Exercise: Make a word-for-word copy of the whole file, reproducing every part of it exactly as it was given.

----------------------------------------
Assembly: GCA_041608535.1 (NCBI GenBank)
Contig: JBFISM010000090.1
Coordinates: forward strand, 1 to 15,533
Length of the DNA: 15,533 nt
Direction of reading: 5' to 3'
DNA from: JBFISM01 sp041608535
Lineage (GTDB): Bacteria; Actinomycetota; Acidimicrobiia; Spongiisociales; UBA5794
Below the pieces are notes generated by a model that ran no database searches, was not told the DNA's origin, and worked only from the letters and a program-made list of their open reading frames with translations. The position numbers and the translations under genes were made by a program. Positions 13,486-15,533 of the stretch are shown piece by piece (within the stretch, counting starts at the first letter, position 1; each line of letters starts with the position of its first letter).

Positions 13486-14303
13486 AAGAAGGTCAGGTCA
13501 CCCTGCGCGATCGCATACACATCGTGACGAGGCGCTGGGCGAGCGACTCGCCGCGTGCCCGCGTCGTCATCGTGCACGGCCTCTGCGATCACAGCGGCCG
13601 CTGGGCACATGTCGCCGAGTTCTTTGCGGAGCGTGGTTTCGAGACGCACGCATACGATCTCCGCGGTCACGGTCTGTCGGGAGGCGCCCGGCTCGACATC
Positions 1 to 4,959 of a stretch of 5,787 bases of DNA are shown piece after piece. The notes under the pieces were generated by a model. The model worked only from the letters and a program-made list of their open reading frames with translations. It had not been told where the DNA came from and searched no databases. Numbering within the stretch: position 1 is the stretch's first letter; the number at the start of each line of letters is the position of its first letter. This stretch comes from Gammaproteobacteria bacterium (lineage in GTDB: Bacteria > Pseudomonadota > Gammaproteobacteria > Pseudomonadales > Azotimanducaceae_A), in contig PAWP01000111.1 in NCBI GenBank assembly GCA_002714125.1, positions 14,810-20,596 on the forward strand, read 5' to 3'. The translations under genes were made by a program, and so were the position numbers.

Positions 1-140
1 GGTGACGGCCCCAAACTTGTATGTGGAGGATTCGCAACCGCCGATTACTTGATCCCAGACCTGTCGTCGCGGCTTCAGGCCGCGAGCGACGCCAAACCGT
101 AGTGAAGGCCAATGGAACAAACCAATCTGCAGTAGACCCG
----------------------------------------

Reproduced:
Assembly: GCA_041608535.1 (NCBI GenBank)
Contig: JBFISM010000090.1
Coordinates: forward strand, 1 to 15,533
Length of the DNA: 15,533 nt
Direction of reading: 5' to 3'
DNA from: JBFISM01 sp041608535
Lineage (GTDB): Bacteria; Actinomycetota; Acidimicrobiia; Spongiisociales; UBA5794
Below the pieces are notes generated by a model that ran no database searches, was not told the DNA's origin, and worked only from the letters and a program-made list of their open reading frames with translations. The position numbers and the translations under genes were made by a program. Positions 13,486-15,533 of the stretch are shown piece by piece (within the stretch, counting starts at the first letter, position 1; each line of letters starts with the position of its first letter).

Positions 13486-14303
13486 AAGAAGGTCAGGTCA
13501 CCCTGCGCGATCGCATACACATCGTGACGAGGCGCTGGGCGAGCGACTCGCCGCGTGCCCGCGTCGTCATCGTGCACGGCCTCTGCGATCACAGCGGCCG
13601 CTGGGCACATGTCGCCGAGTTCTTTGCGGAGCGTGGTTTCGAGACGCACGCATACGATCTCCGCGGTCACGGTCTGTCGGGAGGCGCCCGGCTCGACATC
Positions 1 to 4,959 of a stretch of 5,787 bases of DNA are shown piece after piece. The notes under the pieces were generated by a model. The model worked only from the letters and a program-made list of their open reading frames with translations. It had not been told where the DNA came from and searched no databases. Numbering within the stretch: position 1 is the stretch's first letter; the number at the start of each line of letters is the position of its first letter. This stretch comes from Gammaproteobacteria bacterium (lineage in GTDB: Bacteria > Pseudomonadota > Gammaproteobacteria > Pseudomonadales > Azotimanducaceae_A), in contig PAWP01000111.1 in NCBI GenBank assembly GCA_002714125.1, positions 14,810-20,596 on the forward strand, read 5' to 3'. The translations under genes were made by a program, and so were the position numbers.

Positions 1-140
1 GGTGACGGCCCCAAACTTGTATGTGGAGGATTCGCAACCGCCGATTACTTGATCCCAGACCTGTCGTCGCGGCTTCAGGCCGCGAGCGACGCCAAACCGT
101 AGTGAAGGCCAATGGAACAAACCAATCTGCAGTAGACCCG